Simple guidelines: Do not taunt. It's useless. Do talk amongst yourselves for a time to get the room "used" to you and make you more real and approachable. Include the other side in on your conversations like you would do a person at a party listening to your conversation. If you're renting a room, consider turning the light on in the bathroom and closing the door. When everyone is sitting around the room, anything moving within or in front of that slit of light coming out from underneath will be easier to see. Keep in mind too that you are likely to hear people in other rooms, outside, and in the hallway. As hard as it is, do not consider any voices, children screaming or footsteps from the hallway as paranormal, even if you swing the door open and don't see anyone. There is no way to tell, so you will have to just let that experience go.
I wish you luck and if you wish to add to your tools, I would tell you that it depends on whether you want to prove to others you experienced the paranormal or if you simply want to witness it, because witnessing it is free.
Well, I probably get asked the most by people wanting to ghost hunt, "what equipment do I need?" I'm so glad people ask. Why spend money on things that are not helpful or expensive and useless? Many in the industry (especially those who profit) will tell you what you NEED to hunt. You don't NEED a damn thing. You have yourself! The human body is still the best piece of equipment to detect ghostly activity.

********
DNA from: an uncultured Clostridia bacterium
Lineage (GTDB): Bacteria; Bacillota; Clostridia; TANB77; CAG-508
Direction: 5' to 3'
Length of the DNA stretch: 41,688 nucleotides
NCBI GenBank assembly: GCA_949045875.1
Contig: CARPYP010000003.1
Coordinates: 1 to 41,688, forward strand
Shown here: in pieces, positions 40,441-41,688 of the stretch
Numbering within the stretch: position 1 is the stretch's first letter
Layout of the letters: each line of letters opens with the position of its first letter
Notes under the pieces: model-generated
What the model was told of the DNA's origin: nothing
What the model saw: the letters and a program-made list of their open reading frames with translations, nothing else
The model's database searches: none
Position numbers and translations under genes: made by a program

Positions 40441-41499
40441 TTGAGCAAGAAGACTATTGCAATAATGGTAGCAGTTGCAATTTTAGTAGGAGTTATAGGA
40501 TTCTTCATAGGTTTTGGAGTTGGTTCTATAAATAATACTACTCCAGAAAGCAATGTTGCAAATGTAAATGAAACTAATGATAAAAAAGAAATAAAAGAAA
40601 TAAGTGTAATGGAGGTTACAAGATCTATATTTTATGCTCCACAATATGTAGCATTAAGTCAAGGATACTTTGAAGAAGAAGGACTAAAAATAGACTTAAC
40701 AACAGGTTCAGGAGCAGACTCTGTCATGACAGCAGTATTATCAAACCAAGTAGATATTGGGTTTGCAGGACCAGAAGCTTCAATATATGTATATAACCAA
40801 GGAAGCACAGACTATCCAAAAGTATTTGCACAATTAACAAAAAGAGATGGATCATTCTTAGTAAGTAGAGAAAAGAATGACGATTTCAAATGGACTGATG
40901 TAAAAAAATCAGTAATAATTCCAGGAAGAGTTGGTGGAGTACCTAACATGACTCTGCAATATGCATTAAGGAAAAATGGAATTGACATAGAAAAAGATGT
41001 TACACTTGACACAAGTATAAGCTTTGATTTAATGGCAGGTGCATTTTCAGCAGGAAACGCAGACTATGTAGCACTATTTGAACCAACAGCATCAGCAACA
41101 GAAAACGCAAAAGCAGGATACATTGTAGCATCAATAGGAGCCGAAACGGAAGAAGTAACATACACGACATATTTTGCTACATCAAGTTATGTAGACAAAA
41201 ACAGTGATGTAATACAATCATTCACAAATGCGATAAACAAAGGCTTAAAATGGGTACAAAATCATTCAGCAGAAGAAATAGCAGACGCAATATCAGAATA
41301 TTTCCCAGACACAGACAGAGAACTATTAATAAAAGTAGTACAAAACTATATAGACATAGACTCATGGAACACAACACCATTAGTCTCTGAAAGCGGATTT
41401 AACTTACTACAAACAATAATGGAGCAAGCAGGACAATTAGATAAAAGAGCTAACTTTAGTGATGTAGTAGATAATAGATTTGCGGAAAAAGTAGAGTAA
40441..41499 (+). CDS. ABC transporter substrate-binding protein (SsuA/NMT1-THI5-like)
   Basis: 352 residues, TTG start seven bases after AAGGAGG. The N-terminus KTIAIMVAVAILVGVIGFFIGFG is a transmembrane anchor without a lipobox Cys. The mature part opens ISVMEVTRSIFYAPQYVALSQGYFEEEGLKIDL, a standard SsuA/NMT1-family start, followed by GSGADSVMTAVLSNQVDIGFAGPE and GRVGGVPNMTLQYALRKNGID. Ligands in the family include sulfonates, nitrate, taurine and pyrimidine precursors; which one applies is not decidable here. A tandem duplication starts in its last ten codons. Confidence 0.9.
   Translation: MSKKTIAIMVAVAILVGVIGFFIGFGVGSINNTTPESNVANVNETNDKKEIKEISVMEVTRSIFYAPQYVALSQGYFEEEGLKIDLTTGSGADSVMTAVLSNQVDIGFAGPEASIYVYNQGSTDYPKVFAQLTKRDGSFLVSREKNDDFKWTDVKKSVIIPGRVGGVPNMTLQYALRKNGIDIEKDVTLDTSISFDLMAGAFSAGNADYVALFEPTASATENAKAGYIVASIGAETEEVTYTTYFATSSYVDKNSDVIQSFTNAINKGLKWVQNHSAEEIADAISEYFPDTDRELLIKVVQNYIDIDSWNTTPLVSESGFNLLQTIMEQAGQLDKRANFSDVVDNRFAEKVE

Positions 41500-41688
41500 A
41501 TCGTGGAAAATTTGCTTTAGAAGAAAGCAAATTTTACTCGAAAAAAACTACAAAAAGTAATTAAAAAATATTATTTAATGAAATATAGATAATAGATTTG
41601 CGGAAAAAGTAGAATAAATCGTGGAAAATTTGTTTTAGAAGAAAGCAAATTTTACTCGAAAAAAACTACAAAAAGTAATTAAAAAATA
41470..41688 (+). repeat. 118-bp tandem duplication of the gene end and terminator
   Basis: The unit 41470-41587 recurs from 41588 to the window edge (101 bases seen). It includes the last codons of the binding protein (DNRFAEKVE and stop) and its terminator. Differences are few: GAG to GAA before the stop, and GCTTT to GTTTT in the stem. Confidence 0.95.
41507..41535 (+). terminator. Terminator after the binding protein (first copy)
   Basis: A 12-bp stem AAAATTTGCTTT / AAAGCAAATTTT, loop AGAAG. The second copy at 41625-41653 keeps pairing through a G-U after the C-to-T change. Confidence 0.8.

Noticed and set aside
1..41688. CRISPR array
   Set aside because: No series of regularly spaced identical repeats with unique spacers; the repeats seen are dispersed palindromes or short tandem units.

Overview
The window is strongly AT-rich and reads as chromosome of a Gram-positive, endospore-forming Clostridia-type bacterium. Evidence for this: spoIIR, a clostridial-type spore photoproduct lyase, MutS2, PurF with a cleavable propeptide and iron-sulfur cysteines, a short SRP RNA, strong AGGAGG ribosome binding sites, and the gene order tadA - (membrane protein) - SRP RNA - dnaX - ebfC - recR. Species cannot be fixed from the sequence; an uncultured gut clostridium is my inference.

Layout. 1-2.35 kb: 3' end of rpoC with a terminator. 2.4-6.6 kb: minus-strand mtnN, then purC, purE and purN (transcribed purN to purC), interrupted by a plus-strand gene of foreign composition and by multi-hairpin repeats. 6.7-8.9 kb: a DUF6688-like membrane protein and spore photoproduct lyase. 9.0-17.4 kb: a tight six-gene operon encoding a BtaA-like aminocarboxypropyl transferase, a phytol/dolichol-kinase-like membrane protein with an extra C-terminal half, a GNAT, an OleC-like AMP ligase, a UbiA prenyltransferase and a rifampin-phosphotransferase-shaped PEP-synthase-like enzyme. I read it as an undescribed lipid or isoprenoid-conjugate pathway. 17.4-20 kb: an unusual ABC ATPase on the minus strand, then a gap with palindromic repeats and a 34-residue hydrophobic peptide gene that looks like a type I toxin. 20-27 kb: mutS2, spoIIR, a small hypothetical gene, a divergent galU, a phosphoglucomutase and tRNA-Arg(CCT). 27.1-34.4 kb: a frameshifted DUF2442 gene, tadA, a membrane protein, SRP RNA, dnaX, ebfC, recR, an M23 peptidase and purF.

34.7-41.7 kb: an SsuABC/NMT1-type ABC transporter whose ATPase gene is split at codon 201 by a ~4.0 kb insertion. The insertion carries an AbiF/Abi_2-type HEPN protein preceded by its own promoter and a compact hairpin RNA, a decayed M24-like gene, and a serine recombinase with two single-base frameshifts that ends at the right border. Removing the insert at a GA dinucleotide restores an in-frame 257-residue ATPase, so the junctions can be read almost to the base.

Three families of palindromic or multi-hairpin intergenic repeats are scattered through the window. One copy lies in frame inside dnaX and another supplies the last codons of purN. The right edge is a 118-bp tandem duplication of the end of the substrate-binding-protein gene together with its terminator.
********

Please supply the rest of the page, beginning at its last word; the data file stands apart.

First, I would ask you--what is your motive for hunting?
1. Do you want to have a paranormal encounter?
2. Do you want to prove to someone that their home is haunted?
If you answered yes to #1:
My suggestion is three things: Windchimes or a string with bells, baby powder, and a hand-held digital audio recorder (more on that below). You will never prove or impress anyone with any evidence you get. It can always be disputed and interpreted differently by different people with different motives and belief systems. The fact is that, if you run around with meters and cameras and are not sitting still, encountering your environment and noting changes, you will not have a paranormal encounter. To have an experience, I would suggest that you and at least one or two other witnesses, get a room in a haunted inn, a particularly haunted room. Consider hanging wind chimes on the doorknobs of closets and bathroom door and sprinkle some baby powder on your bedside table and place a few coins in it and see if they moved in the morning. Let yourselves settle down for the night and study the room in the dark. Why the dark? You can discern movement better when light is blocked and your pupils are fully dilated. If you buy one piece of equipment to capture something you might have missed, I would suggest a hand-held digital audio recorder. Olympus has some fairly cheap models you can pick up anywhere like Best Buy, et cetera. Go online and get the free program Audacity and use that to listen to the audio because then you are able to make adjustments if you need to and slow down, speed up, see the sound wave forms on the screen. It's very easy to use. The only reason I would say this equipment is good is because if you want to witness something paranormal, you may be there all evening and not have anything to knock you over the head and make you go "aha!" But, you can do an EVP session, still listening and looking around you, with no distractions and then go home later and listen to those recordings. In the instance of EVPs, they are another possible way to capture something that your senses did not. Then, you will have covered all the bases.